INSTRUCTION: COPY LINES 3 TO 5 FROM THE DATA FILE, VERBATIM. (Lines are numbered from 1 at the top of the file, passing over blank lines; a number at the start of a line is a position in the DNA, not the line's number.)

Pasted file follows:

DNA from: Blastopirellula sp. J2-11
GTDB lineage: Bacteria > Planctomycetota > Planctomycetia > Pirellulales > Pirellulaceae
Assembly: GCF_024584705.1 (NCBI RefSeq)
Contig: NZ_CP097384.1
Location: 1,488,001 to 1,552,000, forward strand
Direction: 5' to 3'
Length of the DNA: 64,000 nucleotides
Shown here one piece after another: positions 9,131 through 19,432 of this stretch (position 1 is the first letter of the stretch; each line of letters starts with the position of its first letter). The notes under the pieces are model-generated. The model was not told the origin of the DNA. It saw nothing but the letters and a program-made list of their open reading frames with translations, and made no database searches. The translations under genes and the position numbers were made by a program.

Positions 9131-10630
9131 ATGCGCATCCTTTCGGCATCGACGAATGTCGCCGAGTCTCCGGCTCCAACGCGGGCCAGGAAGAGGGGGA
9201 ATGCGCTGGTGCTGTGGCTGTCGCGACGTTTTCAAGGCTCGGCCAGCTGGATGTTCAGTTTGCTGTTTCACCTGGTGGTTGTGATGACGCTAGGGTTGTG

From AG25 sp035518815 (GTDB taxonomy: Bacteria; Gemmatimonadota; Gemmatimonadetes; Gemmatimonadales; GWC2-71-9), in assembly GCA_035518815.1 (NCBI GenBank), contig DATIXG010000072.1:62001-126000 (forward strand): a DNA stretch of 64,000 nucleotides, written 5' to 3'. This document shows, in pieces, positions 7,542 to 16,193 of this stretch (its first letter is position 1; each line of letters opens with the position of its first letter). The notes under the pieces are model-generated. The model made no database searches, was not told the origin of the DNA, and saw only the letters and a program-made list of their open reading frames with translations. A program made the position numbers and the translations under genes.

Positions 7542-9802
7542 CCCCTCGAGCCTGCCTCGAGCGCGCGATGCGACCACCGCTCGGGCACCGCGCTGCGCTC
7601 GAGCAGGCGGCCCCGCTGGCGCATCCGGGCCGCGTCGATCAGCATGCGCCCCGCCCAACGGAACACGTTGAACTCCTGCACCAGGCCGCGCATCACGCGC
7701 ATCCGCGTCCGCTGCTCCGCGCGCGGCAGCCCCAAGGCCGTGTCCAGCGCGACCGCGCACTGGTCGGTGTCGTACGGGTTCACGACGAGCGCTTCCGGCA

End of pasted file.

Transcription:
Assembly: GCF_024584705.1 (NCBI RefSeq)
Contig: NZ_CP097384.1
Location: 1,488,001 to 1,552,000, forward strand